A post shared by scootadoot (@scootadoot) on

And just like that, I was signed up for the A1A half! Now, I haven’t been actively training for the half marathon distance but I knew that I could go into it with the expectation of just enjoying the run and soaking it all in.

My mom was my personal chauffeur for the weekend and she made sure I got to and from both the expo and race without having to think about logistics. Isn’t that half the battle when it comes to planning for race day? I’m so grateful for her!

We visited the expo on Friday afternoon, right as it opened. My expo experience was quick and easy. It had great embellishments like a wrapped Lexus with all of the runner’s names, as well as a wall from Dick’s Sporting Goods that had the names of the runners.

We were asked to write on the wall why we run.

The bib pickup was at the back of the hall and was arranged by last name. A photo ID was required for pick up and there was a bit of a line but it moved along. The t-shirts were at the next table over – separated by men and women cuts.

I’ll be honest, the shirt sizing feels off, which is a nothing new to me. I was going to inquire about switching up a size but there was a sign that said that shirts could only be switched on race day. I didn’t plan on carrying a shirt with me to the race so, oh well. Sticking with it! Along with the shirts we also got a goody bag filled with lots of things from the race sponsors and coupons.

There was a heat advisory for the day of the race. Race organizers did a great job of keeping everyone informed through email and posts to Facebook. I was surprised that they don’t have more of a presence on Twitter, since that’s something I’m used to with big races. Given that it was going to be so warm, I made sure to hydrate the day before the race and planned to stop at every water station.

The race was schedule to begin at 6am, which meant that I set my alarm for 4am. Super mom was able to drop me about a block from the start line (because she’s awesome). I assumed that she would drive home and then come get me later, after the race. Instead she parked her car nearby and stayed for the entire race. (Again, because she’s awesome!)

At local races I’m usually able to walk around and stumble upon people I know but in Florida I was in a sea of unfamiliar faces. I knew a few of the BibRave Pros were going to be at the race so I shone the bat signal into the sky (aka – I sent a message out on social media) and soon Samantha found me! I can’t even tell you how great it was to see a smiling face in the crowd of people.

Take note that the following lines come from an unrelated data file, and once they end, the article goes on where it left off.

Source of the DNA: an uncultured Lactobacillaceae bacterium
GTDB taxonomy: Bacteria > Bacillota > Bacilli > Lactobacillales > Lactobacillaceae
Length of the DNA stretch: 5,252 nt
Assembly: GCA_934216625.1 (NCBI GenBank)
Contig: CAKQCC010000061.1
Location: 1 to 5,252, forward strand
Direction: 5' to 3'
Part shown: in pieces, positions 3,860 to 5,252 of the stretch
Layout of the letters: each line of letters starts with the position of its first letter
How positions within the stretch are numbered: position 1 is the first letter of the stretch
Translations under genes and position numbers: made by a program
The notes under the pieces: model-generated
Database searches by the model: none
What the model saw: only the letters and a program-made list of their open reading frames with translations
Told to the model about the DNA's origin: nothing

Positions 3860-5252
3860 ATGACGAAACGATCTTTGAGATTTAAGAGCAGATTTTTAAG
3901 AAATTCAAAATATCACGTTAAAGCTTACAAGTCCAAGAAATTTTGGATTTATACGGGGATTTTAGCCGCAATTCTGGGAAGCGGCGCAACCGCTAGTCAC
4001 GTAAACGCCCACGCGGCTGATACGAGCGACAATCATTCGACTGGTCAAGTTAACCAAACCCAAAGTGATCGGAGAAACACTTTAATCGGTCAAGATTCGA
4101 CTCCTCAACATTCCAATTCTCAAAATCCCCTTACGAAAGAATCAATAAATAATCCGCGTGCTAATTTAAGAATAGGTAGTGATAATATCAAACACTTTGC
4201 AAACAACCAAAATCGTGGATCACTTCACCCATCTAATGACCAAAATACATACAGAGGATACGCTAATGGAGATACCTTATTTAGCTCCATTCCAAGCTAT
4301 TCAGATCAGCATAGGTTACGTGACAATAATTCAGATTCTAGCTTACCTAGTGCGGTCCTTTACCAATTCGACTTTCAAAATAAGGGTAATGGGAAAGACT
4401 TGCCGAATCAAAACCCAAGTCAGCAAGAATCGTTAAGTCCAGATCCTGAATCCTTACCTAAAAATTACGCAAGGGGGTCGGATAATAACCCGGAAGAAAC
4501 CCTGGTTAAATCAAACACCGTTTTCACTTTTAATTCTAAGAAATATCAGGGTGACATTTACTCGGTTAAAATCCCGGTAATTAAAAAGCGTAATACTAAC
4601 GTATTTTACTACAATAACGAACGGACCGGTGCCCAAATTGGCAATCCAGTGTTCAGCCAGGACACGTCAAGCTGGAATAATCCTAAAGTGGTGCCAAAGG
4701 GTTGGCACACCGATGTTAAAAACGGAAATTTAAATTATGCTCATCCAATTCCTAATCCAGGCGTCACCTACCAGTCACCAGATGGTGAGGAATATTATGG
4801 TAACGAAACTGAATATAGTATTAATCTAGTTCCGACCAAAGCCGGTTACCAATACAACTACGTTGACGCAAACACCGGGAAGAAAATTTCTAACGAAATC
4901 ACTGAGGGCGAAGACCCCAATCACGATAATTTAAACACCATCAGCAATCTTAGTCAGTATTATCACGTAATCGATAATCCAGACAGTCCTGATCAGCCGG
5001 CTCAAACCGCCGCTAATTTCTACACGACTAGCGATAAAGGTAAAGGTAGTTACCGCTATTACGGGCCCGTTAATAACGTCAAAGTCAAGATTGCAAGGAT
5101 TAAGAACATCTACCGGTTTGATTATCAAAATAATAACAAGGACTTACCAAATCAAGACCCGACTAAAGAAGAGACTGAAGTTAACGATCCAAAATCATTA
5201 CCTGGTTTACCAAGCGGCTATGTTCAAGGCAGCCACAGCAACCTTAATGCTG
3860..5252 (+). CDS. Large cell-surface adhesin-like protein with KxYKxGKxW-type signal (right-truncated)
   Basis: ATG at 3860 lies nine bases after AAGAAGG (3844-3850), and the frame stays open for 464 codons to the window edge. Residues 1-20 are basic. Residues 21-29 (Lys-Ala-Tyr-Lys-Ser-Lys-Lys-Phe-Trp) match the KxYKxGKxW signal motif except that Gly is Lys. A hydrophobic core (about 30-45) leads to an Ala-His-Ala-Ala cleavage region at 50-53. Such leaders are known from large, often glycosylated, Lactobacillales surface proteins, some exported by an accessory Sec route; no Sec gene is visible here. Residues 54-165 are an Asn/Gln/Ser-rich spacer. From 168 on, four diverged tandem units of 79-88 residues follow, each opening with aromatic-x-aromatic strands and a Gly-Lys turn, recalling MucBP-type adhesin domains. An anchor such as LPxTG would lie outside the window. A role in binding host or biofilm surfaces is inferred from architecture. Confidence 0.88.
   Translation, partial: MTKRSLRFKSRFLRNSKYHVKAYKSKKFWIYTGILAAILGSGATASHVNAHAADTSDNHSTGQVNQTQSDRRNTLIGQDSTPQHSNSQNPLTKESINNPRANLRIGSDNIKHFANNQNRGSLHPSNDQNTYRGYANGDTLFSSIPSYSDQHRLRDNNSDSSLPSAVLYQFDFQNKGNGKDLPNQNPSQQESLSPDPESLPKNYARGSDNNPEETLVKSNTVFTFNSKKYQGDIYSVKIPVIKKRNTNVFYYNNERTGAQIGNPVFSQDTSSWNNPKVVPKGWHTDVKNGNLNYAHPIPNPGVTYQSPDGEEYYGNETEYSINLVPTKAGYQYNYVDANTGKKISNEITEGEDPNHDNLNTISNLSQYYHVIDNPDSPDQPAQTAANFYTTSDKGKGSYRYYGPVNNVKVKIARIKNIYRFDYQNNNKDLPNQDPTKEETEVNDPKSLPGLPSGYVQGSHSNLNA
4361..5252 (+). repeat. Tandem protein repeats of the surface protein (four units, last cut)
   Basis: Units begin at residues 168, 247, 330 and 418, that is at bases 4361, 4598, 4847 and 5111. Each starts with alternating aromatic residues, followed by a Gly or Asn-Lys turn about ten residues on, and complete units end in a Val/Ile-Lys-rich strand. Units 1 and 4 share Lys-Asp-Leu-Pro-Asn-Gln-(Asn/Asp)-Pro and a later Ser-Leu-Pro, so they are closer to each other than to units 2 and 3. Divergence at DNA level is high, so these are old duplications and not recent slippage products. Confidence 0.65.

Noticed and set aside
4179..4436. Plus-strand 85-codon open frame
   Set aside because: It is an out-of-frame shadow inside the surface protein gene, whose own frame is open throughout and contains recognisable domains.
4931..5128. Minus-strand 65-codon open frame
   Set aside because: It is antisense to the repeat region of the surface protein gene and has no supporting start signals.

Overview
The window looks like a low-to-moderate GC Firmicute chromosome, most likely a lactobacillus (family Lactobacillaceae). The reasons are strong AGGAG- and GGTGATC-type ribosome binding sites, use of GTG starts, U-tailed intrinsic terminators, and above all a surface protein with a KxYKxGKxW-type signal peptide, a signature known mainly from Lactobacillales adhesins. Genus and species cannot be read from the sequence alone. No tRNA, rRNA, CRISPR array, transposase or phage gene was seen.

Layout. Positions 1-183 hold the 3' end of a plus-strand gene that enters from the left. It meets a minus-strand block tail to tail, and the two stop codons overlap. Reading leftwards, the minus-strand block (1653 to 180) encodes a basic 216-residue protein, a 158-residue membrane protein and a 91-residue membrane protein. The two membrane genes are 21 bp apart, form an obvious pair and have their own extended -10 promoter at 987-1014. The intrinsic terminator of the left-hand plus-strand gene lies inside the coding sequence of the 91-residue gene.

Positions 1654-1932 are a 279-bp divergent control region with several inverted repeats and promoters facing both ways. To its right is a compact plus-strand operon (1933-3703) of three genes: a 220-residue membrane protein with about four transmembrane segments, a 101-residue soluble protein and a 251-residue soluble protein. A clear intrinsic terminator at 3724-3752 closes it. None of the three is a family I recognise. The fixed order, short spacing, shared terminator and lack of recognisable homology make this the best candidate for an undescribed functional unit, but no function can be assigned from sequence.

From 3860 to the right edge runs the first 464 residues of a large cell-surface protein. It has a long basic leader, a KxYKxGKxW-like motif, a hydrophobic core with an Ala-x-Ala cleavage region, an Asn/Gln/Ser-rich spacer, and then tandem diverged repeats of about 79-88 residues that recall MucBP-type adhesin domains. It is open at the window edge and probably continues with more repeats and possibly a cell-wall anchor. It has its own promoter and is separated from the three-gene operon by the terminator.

@nacole99 and @scootadoot selfie time!

After the Star Spangled Banner was performed on saxophone (that was something different from the norm!), it was time to join the self-seeded corral.

I was pretty sure that I wasn’t going to be setting any records, so originally I placed myself near the 2:45 half pacer and figured I would see if I could hang with him for awhile (thanks for being so welcoming, Gary!). We started to run, people waiting to start the Susan G. Komen run were cheering along the chute, and I had a smile on my face.

And then, 2/10 of a mile in, this happened…

What the what?! Dumbfounded. I think that’s the right word to describe exactly how I felt as I just watched more and more and more of the train slowly make its way down the tracks. Should I pause my watch? Keep it going? Is this train ever going to end? 

You could feel the tension in the crowd as we watched the train crawl by.

Unimpressed faces, all around.

Thankfully the race organizers decided to bring everyone that was stopped by the train back to the start and we were able to begin the race again. There was an audible collective sigh of relief when they walked through the crowd to reel us back in.

Walking the wrong way across the start line…

As we started again, they played Quad City Dj’s “C’Mon ‘N Ride It (The Train)” and I couldn’t help but laugh. I already had it in my mind that I was just going to have to roll with whatever this race threw at me and this just confirmed it. 13.1 (13.3?) we’re coming for you!

The first couple of miles were along Las Olas Blvd., a cute little shopping district. Since we wound up starting a half hour later than planned the sun was coming up and it was warming considerably.

The first water stop was short on volunteers I wonder if they thought that the runners had all passed through with the first wave of people that made it before the train. The volunteers that were there hustled to make sure that everyone got cups of water. I was very grateful for them!

Just before mile 3, my mom was waiting by a drawbridge and I was so happy to see her along the course! I got a little teary-eyed as I continued along on my way but then reminded myself that I needed to stop so I didn’t dehydrate myself, especially as we turned onto A1A, right along the beach.